The recently released Century Foundation International Task Force report on Afghanistan titled “Afghanistan: Negotiating Peace” usefully sketches out the myriad issues surrounding the challenges of seeking an Afghan peace settlement involving the Taliban.
However, the report’s call for a “neutral international facilitator” harkens back to the 1990s, when the United Nations (unsuccessfully) sought to stitch together an Afghan peace agreement between the warring mujahideen factions. The U.N. proved no match for the well-armed and Pakistani-supported Taliban, who successfully captured Kabul in 1996 and ruled Afghanistan until the U.S.-led invasion in 2001.
A hard-nosed analysis of the Taliban’s military capabilities, relationship to other lethal extremist groups in the region, and continued sanctuary in Pakistan reveals that the U.S. must be the leading force behind any effort to reconcile the Taliban. Rather than view a political strategy in Afghanistan as merely part of an exit strategy, the U.S. should view it as a way to capitalize on military gains and focus on achieving a political outcome that ensures that vital U.S. national security interests are protected over the long-term.
U.S. policymakers should also be prepared to accept the possibility that the Taliban may be unwilling to make political compromises or break its ties to al-Qaeda, which would render the idea of reconciliation with the Taliban unworkable.
The Century Foundation report rightly acknowledges that a political settlement will not be easy. But it also raises questions by asserting that Afghans “will have to allow for fair representation of the Taliban in central and provincial governments” and “determine the proper role of Islamic law in regulating dress, behavior and the administration of justice.” On the first point, it is the Taliban that must submit to a political process that allows the fair representation of all ethnic groups. In other words, the Taliban leaders must reconcile themselves to a fair political process, not the other way around.
With regard to the role of Islamic law, religious liberty in Afghanistan is already problematic. Demanding a Taliban voice in the “administration of justice” and matters of personal conscience can only exacerbate the situation. Moreover, most Afghans would argue that the constitution already goes far enough in recognizing the importance of Islam to society by stating that no law may contradict the beliefs and provisions of Islam. The constitution of a country with full religious liberty would guarantee an individual’s freedom to worship in the way he or she chooses without reference to the religious orientation of the state or tenets and provisions of any particular religion.
The report rightly points to Pakistan as holding a key role in any negotiated solution in Afghanistan. But the goal should be to convince the Pakistanis to join the club for progress and moderation in the region, not to allow them to reverse the gains in human development and rights for minorities and women made over the last decade.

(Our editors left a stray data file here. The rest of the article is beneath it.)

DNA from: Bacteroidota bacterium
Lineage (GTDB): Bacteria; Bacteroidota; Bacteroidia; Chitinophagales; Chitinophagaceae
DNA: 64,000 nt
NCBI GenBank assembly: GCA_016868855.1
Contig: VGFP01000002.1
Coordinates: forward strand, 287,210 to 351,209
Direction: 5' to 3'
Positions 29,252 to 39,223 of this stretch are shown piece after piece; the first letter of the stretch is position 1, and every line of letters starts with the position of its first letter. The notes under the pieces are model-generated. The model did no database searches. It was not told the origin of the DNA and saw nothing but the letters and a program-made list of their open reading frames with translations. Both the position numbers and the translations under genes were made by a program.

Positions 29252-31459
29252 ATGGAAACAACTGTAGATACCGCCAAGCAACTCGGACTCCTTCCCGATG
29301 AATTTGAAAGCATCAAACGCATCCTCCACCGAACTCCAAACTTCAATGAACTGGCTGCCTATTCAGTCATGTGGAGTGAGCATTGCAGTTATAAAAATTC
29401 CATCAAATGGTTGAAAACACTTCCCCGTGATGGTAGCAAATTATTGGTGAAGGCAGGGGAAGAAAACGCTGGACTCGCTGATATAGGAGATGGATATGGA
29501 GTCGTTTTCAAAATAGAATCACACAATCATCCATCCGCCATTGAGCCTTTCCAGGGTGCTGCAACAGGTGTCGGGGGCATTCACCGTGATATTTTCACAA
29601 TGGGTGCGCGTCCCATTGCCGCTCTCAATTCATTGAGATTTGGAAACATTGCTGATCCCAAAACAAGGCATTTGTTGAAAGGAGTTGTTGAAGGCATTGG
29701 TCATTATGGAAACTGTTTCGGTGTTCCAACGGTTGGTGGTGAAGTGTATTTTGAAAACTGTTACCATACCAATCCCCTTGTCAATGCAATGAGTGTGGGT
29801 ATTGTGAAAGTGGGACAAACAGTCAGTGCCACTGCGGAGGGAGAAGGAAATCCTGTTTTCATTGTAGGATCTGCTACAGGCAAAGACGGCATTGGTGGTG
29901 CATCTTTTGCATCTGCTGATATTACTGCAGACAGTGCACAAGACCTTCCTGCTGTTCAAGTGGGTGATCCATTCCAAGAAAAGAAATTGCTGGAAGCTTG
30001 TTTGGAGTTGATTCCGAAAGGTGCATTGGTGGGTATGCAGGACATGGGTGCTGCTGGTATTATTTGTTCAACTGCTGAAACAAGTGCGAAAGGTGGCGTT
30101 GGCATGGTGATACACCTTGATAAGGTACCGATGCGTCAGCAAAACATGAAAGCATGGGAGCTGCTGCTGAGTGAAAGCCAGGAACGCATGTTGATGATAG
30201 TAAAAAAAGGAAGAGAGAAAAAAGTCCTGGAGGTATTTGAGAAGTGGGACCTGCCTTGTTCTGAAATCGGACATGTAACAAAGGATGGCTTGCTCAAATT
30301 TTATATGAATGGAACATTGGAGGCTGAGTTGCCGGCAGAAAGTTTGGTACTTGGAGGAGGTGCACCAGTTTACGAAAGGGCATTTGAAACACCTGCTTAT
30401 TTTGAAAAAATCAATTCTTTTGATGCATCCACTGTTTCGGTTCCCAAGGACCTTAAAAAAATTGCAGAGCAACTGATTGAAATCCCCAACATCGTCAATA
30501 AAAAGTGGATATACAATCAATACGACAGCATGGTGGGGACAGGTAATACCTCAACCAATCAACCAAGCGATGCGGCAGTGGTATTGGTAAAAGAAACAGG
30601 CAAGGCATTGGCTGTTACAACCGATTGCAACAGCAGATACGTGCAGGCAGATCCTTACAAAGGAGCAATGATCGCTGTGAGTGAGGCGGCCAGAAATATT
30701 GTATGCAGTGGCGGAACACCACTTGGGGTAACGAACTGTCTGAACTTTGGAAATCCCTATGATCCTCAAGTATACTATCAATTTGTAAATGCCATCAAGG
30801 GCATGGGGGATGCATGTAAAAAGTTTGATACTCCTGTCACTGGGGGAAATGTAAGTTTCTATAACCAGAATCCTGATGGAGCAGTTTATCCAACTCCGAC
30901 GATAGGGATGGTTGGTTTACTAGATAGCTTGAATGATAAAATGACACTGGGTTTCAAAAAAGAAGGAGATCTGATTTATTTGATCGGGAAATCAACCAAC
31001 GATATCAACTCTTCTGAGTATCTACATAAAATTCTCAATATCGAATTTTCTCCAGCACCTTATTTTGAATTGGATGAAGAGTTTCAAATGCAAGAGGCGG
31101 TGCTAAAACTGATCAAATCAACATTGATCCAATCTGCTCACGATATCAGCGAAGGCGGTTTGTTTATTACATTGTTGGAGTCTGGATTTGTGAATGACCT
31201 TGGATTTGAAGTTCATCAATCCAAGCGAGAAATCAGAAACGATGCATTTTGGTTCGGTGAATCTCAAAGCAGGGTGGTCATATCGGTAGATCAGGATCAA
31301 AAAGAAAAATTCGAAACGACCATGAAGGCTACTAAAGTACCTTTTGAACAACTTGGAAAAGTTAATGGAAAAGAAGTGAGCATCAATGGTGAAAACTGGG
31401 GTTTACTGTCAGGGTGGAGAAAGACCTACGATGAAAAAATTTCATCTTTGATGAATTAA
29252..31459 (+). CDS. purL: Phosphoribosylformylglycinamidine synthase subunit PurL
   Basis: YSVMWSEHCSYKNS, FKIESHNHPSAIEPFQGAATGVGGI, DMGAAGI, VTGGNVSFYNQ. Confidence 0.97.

We need greater clarity on Pakistan’s role in the Afghan conflict. On the one hand, it is widely accepted that Islamabad is playing a spoiler role by allowing the Taliban to maintain sanctuary on its territory. On the other hand, Pakistani officials claim that they do not have full control over the Taliban and thus cannot be held responsible for the insurgency that still rages in Afghanistan. But Pakistan cannot have its cake and eat it, too. Allowing the Pakistanis to play the spoiler in Afghanistan without receiving international pushback gives them too much power.
Only a political process that somehow holds Pakistan fully accountable for its actions would be worth the effort. And, if as the report says, “Pakistan may be expected to use its influence over the Taliban as leverage to advance its own security interests as part of a political settlement,” then the U.S must fully expect India to use its leverage with the political players it can influence to protect its own security interests. As it stands, the individuals India would most likely support happen to be the same leaders the U.S. has worked with over the last 10 years and share U.S. values of respect for human rights and dignity and religious pluralism.
The U.S. must shape a political environment in South Asia that is conducive to peace, stability, and robust U.S. engagement, not cede the region to extremists who will harbor international terrorists, provoke Indo–Pakistani conflict, and reverse the gains made in human development in Afghanistan over the last 10 years. To achieve these objectives, the U.S. needs to be the driving force behind any political settlement that involves talks with the Taliban. The U.S. has not invested 10 years of American blood and treasure in Afghanistan to leave the country’s fate in the hands of the U.N.